Sounds like a strange name, doesn’t it? What does it mean? Quite simply, I had inspiration for the name of this blog in my junior year of high school when I first began my study of philosophy in September of 2011. The inspiration primarily came from Diogenes Allen who once wrote about the relationship between classical culture and Christian theology. In his book Philosophy for Understanding Theology (1985), he writes: “Christian theology is nonetheless inherently hellenic. I use the word ‘hellenic’ instead of ‘Greek’ to refer to the spread of Greek culture and ways of thinking to non-Greek peoples, an influence which received powerful impetus from the conquests of Alexander the Great and Rome” (Allen, 14. emphasis added).
This was particularly encouraging to me and even led to a very devout interest into the relationship between Greek philosophy and Christian theology over the next 4 years. Scholars, theologians, and historians of philosophy alike have dealt with the relationship (and antithesis) between hellenic culture and Christianity. One example can be found in Jaroslav Pelikan’s Christianity and Classical Culture (1993) where he writes that it “… remains one of the most momentous linguistic convergences in the entire history of the human mind and spirit that the New Testament happens to be written in Greek – not in the Hebrew of Moses and the prophets, nor in the Aramaic of Jesus and his disciples… but in the Greek of Socrates and Plato… disguised and even disfigured though this was in the Koine by intervening centuries of Hellenistic usage” (Pelikan, 3).
Greek words were distributed throughout the Septuagint (Greek translation of the New Testament manuscripts) and Christian vocabulary alike. In the first chapter of John we see the word logos used to refer to the deity of Jesus and even hypostasis in the first chapter of the Epistle to the Hebrews – both words having precedent in Greek thought. Furthermore, even the opening salutation in the book of Revelation John writes, “Grace and peace to you from him who is, and who was, and who is to come…” (Rev. 1:4). In the Greek, the verse runs something like this: [charis hymin kai eirênê apo ôn kai ho ên kai ho erchomenos]. Not only does “ho ôn” have to do with the “he who is” from Exodus 3 with Moses and the burning bush, but also the metaphysical “ho ôn” seen in classical Greek ontology.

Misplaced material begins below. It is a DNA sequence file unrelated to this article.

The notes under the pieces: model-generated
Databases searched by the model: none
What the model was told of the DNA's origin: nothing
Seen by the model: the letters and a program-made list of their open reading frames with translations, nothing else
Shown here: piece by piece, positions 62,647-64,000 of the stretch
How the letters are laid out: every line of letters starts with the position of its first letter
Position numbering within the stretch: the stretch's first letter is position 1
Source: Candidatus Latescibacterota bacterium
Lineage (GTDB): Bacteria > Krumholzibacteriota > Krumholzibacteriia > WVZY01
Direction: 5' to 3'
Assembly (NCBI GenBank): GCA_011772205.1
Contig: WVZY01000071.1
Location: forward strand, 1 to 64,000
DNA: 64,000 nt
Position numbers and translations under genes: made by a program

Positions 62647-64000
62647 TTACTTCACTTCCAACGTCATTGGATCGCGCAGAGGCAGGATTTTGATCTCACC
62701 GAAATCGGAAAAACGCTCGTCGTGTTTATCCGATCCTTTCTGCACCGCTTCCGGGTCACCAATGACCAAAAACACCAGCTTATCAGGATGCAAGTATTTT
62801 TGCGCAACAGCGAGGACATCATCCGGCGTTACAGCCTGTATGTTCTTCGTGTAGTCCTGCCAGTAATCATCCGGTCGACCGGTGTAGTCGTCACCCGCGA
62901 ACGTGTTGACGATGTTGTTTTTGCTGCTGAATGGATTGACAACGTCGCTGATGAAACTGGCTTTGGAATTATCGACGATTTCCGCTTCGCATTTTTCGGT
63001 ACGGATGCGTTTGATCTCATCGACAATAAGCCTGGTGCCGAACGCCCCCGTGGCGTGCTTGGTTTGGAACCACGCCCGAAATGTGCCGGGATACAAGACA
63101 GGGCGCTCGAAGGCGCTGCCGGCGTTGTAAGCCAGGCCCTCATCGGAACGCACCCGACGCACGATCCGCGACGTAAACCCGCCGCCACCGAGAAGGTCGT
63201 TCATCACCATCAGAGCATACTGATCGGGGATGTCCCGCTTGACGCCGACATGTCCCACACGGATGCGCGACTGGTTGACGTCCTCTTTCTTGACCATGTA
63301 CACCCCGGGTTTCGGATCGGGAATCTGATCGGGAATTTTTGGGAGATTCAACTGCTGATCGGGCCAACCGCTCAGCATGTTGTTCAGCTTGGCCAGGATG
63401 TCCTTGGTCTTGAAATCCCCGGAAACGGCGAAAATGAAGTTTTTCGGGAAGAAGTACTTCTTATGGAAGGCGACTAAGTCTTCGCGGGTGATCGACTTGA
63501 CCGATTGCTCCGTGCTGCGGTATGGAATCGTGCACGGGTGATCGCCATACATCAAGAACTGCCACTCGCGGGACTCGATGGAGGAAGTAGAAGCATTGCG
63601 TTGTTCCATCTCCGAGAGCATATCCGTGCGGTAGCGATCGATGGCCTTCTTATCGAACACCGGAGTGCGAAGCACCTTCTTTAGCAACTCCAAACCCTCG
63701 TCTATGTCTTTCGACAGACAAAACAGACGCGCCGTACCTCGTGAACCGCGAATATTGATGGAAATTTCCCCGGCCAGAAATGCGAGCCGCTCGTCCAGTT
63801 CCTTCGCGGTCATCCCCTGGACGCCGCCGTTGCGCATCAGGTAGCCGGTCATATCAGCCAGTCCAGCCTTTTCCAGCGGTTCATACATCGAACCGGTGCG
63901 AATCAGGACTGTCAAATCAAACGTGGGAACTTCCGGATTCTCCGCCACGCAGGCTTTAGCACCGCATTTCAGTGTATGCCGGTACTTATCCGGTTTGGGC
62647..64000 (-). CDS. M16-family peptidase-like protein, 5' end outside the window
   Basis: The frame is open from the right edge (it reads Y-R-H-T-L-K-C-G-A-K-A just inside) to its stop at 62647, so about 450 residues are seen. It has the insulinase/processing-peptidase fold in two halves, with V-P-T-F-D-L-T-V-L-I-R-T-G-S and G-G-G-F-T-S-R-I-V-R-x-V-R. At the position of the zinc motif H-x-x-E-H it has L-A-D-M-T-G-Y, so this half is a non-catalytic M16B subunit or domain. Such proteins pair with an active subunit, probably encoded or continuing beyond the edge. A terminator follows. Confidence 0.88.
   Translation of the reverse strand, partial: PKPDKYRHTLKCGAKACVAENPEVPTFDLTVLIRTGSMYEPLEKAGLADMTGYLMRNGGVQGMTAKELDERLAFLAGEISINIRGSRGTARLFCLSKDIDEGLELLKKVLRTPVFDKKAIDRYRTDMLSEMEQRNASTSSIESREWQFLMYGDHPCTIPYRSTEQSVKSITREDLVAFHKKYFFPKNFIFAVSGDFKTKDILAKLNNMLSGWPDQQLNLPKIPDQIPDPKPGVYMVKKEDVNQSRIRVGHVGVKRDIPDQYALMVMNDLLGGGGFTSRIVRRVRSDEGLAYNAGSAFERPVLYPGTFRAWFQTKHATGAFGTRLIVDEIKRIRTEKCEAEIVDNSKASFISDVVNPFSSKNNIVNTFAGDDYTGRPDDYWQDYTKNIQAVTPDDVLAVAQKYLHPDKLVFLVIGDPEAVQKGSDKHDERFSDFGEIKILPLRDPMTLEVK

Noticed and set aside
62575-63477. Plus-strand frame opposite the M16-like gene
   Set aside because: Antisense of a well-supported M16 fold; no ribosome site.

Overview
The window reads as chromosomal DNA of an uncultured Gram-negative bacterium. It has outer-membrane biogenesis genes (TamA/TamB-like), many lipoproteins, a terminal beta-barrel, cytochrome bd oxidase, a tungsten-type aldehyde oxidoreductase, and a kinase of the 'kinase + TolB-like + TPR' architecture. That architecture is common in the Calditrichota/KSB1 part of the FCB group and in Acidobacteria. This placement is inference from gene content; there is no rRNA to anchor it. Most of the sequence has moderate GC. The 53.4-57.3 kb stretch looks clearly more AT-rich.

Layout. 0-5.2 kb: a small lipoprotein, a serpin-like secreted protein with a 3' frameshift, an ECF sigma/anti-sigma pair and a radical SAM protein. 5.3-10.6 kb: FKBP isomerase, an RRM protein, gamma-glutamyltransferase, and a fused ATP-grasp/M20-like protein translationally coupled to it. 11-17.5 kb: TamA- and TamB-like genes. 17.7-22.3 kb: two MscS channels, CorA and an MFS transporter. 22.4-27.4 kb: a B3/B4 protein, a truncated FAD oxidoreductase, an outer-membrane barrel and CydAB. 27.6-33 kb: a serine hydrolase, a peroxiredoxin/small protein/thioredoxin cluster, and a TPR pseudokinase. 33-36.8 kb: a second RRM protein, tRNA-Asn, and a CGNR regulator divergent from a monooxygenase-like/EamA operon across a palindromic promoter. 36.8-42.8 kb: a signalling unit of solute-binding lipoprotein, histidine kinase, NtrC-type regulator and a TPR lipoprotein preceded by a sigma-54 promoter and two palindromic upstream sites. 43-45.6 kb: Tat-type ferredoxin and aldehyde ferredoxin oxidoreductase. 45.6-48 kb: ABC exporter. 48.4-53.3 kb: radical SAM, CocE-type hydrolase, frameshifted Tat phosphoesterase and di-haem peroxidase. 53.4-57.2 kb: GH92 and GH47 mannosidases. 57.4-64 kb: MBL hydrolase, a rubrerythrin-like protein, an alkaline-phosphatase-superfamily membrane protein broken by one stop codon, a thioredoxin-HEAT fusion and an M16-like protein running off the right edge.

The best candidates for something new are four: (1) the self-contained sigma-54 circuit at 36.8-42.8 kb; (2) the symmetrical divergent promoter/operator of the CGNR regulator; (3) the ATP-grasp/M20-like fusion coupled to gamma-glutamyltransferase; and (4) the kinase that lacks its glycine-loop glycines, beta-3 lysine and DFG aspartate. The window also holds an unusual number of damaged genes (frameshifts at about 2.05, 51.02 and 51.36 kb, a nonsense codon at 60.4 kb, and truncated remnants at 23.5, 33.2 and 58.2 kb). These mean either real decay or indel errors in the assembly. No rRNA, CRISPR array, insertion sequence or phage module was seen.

To conclude with a quote from Allen, he discusses how Christians without the “hellenic attitude” wouldn’t have been able to discern between other forms of knowledge that is contrary to revealed truth. It was particularly towards the end of the second century that Christians began to discuss and seek harmony between the “… the religion of Jesus and Paul with the philosophy of Plato and Aristotle” (Kenny, 110). To finish with Allen:
… likewise we would not have the discipline of theology without the hellenic attitude in Christians that leads them to press questions about the Bible and the relations of the Bible to other knowledge. Thus when people call for purging Greek philosophy from Christian theology, unless they are referring to specific ideas or concepts, they are really calling for the end of the discipline of theology itself, though they may not realize it. (Allen, 5)
Allen, Diogenes. Philosophy for Understanding Theology. 1985. Westminister: John Knox Press.
Kenny, Anthony. Ancient Philosophy. 2004. Oxford: Oxford University Press.
Pelikan, Jaroslav. Christianity and Classical Culture. 1993. Binghamton, NY: Yale University Press.